Kinematograph Weekly listed it as being "in the money" at the British box office in 1958.[12]

Filming and locations

  • Filming dates – 24 March 1958 – 2 May 1958



Critical reception

Variety summarised Carry On Sergeant as a "Corny but mostly very funny Army farce that will click in U.K. provinces, and is not designed for any other type of audience" adding, "A bunch of talented character comedians have been handed these situations and, in their respective styles, they wring a lot more out of them and the dialog than the writers provide."[13] The Monthly Film Bulletin called it "a traditionally English mixture of old farcical situations, well-worn jokes, and comic postcard characters. Charles Hawtrey, as a weedy incompetent, and Kenneth Williams, as a condescending intellectual, provide some genuine laughs. The rest of the humour is either overdone or half-baked".[14]


  • Davidson, Andy (2012). Carry On Confidential. London: Miwk. ISBN 978-1-908630-01-8.
  • Sheridan, Simon (2011). Keeping the British End Up – Four Decades of Saucy Cinema. London: Titan Books. ISBN 978-0-85768-279-6.
  • Webber, Richard (2009). 50 Years of Carry On. London: Arrow. ISBN 978-0-09-949007-4.
  • Hudis, Norman (2008). No Laughing Matter. London: Apex. ISBN 978-1-906358-15-0.
  • Keeping the British End Up: Four Decades of Saucy Cinema by Simon Sheridan (third edition) (2007) (Reynolds & Hearn Books)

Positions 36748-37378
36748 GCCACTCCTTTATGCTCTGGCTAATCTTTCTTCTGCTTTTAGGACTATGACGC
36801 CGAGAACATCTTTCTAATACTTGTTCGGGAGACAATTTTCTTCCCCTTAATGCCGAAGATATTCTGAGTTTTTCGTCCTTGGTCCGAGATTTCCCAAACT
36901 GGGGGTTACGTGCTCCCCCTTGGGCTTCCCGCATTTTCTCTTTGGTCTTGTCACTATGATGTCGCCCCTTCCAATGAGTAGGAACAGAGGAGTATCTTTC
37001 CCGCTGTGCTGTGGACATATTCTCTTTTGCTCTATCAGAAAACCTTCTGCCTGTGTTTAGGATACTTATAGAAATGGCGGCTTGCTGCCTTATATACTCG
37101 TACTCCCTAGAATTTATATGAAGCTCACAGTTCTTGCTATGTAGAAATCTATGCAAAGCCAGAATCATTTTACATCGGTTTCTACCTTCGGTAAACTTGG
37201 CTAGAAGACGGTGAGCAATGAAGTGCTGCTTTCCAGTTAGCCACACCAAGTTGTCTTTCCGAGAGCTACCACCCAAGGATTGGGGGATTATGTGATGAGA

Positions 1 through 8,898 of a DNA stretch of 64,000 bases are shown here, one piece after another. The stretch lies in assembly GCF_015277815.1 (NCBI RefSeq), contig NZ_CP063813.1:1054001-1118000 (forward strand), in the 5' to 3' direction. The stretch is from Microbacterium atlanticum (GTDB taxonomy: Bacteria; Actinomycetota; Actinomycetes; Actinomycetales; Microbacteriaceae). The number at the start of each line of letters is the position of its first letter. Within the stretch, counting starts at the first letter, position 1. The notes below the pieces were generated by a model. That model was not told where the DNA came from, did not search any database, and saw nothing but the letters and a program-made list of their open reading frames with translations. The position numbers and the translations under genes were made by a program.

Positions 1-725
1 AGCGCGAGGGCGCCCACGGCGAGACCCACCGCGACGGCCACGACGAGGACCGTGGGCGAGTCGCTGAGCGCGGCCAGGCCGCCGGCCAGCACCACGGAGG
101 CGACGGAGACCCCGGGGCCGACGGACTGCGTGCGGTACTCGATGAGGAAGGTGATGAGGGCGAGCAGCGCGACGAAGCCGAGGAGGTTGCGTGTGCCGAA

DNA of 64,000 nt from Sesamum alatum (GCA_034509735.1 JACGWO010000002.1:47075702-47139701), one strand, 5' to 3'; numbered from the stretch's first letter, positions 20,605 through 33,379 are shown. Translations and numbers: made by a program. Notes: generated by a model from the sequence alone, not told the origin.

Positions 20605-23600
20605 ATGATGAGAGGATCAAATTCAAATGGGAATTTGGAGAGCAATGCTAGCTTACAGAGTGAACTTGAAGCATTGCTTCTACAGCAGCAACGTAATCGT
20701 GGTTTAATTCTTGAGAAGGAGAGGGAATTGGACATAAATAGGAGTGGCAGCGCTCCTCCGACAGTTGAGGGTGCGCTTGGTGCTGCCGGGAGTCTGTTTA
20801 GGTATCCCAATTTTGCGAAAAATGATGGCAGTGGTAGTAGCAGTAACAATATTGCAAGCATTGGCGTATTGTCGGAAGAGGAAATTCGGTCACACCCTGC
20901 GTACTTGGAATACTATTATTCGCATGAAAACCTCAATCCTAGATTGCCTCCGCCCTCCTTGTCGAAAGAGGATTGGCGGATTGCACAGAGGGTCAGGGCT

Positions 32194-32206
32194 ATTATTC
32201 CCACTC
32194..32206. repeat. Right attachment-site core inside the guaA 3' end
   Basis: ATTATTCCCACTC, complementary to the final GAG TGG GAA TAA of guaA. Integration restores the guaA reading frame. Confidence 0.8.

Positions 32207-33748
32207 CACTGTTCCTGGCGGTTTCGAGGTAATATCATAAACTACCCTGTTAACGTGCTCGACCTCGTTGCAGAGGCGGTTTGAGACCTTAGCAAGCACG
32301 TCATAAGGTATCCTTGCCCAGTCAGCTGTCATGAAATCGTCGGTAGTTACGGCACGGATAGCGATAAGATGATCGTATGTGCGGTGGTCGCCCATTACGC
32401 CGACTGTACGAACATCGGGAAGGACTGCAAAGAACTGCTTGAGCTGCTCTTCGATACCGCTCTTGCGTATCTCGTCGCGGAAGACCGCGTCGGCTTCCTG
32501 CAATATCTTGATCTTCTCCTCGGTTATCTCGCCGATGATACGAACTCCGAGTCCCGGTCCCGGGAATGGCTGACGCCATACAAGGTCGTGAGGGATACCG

• Ross, Robert (2002). The Carry On Companion. London: Batsford. ISBN 978-0-7134-8771-8.
  • Bright, Morris; Ross, Robert (2000). Mr Carry On – The Life & Work of Peter Rogers. London: BBC Books. ISBN 978-0-563-55183-6.
  • Rigelsford, Adrian (1996). Carry On Laughing – a celebration. London: Virgin. ISBN 1-85227-554-5.
  • Hibbin, Sally & Nina (1988). What a Carry On. London: Hamlyn. ISBN 978-0-600-55819-4.
  • Eastaugh, Kenneth (1978). The Carry On Book. London: David & Charles. ISBN 978-0-7153-7403-0.


  1. ^ a b "60 Years of Carry On". Art & Hue. 2018. Retrieved 14 June 2018.
  2. ^ Carry on cashing in Leigh, Andrew. The Observer (1901- 2003) [London (UK)] 18 Oct 1970: 17.
  3. ^ Ross, 1996. p. 17
  4. ^ Chapman, James A Short History of the Carry On Films in British Comedy Cinema edited by Hunter, I.Q. & Porter, Laraine, Routledge; 1st edition (5 April 2012)
  5. ^ p. 134 Mackenzie, S.P. British War Films BLM Academic UK; 1st edition (1 June 2006)
  6. ^ "Film Locations for Carry on Sergeant (1959), in Surrey".
  7. ^ a b Whittle, David Bruce Montgomery/Edmund Crispin: A Life in Music and Books Routledge; 1st edition (November 10, 2016)
  8. ^ p. 155 Whittle, David Bruce Montgomery/Edmund Crispin: A Life in Music and Books Ashgate Publishing, Ltd., 2007
  9. ^ Ross, 1996. p. 16
  10. ^ FOUR BRITISH FILMS IN 'TOP 6': BOULTING COMEDY HEADS BOX OFFICE LIST Our own Reporter. The Guardian 11 December 1959: 4.
  11. ^ "Britain's Money Pacers 1958". Variety. 15 April 1959. p. 60.
  12. ^ Billings, Josh (18 December 1958). "Others in the Money". Kinematograph Weekly. p. 7.
  13. ^ Rich. (24 September 1958). "Carry On, Sergeant". Variety. p. 18.
  14. ^ "Carry On, Sergeant". The Monthly Film Bulletin. 25 (296): 112. September 1958.

External links

This page was last edited on 29 May 2023, at 13:24